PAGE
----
The recent edition of the Catholic Peace Weekly had a one page interview with Fr. Gerard E. Hammond, the Maryknoll Fathers' local superior. He recently received the highest honor given by the Knights of Columbus, "The Gaudium et Spes Award for his work with the Eugene Bell Foundation an ecumenical movement which brings medicines to tuberculosis patients in North Korea.
The award was given in the United
States in recognition of the work of Fr. Hammond with the sick of North
Korea. The first recipient of the award was Mother Teresa of Calcutta.
He is the 13th person to receive the award and the first priest. He will
receive an honorarium of $100,000 which Father plans to use in building
homes for the sick.
Hammond who came to Korea in 1960 and is now only three years away from his sixtieth year of priesthood, began his trips to North Korea in 1995. He has now made 56
trips to North Korea as a trustee of the Eugene Bell Foundation. They
have helped over 250,000 sick and are now taking care of about 2000
In response to a question on his feelings in
receiving the reward, Father responds that what he did and hopes to
continue doing is what any missioner would do and he receives the award
for all missioners.Korea is a country that has suffered much.
Jesus is with the suffering of those in the North and the missioner
needs to go. He quotes Pope Francis in showing solidarity with those who
They are taking care of about 2000 patients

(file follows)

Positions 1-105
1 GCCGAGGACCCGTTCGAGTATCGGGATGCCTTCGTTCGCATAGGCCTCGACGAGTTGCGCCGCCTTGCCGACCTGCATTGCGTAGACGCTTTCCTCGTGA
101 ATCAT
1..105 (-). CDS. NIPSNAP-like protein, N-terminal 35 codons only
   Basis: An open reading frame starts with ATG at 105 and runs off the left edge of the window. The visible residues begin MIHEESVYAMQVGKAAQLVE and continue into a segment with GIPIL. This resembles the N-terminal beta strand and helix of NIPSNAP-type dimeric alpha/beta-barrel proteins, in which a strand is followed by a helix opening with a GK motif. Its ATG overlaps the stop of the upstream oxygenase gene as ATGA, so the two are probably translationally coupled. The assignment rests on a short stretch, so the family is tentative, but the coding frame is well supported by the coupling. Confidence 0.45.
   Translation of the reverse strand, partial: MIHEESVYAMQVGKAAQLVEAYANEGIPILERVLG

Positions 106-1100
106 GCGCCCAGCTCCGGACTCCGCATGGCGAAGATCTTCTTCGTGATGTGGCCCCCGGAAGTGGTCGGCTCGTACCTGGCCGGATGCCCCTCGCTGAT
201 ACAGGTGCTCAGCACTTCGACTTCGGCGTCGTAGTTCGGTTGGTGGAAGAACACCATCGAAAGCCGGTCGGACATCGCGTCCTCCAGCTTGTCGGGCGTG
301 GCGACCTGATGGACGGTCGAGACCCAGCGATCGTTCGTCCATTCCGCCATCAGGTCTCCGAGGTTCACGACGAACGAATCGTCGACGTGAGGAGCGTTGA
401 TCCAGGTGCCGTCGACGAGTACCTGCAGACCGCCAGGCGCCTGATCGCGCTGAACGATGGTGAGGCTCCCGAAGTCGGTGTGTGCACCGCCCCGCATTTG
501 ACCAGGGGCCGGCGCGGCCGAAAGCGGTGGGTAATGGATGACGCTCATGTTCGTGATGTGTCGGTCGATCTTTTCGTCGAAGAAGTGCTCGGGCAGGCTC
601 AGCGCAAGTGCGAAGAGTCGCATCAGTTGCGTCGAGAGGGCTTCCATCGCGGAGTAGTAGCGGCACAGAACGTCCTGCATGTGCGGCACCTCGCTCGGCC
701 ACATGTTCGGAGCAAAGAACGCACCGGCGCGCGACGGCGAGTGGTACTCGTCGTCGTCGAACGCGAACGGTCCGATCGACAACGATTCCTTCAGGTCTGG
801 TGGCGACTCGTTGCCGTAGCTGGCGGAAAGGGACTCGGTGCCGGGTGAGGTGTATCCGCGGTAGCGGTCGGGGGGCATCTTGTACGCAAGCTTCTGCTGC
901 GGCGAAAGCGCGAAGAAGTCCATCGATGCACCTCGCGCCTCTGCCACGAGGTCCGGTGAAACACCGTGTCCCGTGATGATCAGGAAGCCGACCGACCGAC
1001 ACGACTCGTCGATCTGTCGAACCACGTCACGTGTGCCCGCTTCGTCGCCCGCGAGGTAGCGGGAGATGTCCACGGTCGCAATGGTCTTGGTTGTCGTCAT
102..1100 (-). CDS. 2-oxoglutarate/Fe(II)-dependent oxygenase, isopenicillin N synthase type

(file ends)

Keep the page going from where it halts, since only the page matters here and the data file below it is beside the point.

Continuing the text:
and taking the medicines they have 80% who are returned to health, 20%
die from the disease. Every six months they return to the North to give
the medicines. Plans are in progress to build about 20 convalescent
homes on the outskirts of Pyongyang which will cost about 70,000 dollars
each and he plans to use the honorarium money to help build these
buildings. Each one will accommodate about 50 patients.
the question whether he has made any friends in the North he answers
that he has only been concerned about the work. They are all Koreans
just like the ones in the South. When he was younger they called him
comrade but now he asks them to call him grandfather and he calls them
He tells the interviewer that in his
opinion they are not starving. They also like all other societies have
some poor but they seem to have a leisurely life all with their hand
Why does he continue his work in the North? Fr. Hammond
replies that Maryknoll began work in South Pyongyang Province in 1923
and the diocese was established in 1927. When unification comes he wants
to be one of the first to be with those in the North.
division of the peninsular engenders a great deal of anger what does he
have to say to the Catholic Church of Korea? It's a dangerous time in
Korea right now. If a war breaks out we are all destroyed. Three things
should be remembered: we need to maintain peace, without conditions we
work for peace. Secondly we work towards reconciliation with the North and thirdly, we continue to work for dialogue between the North and
South. Prayer for peace on the peninsular and for the suffering church
in the North not only this month of the martyrs but continually.
Fr. Hammond's interview continues with his growing up years and personal reminisces of life in Korea. He concludes that he would like to
continue what he is doing: working with the Eugene Bell Foundation with TB patients of the North. It's a bridge with the North and he hopes that
in November they will be able to return to the North and asks for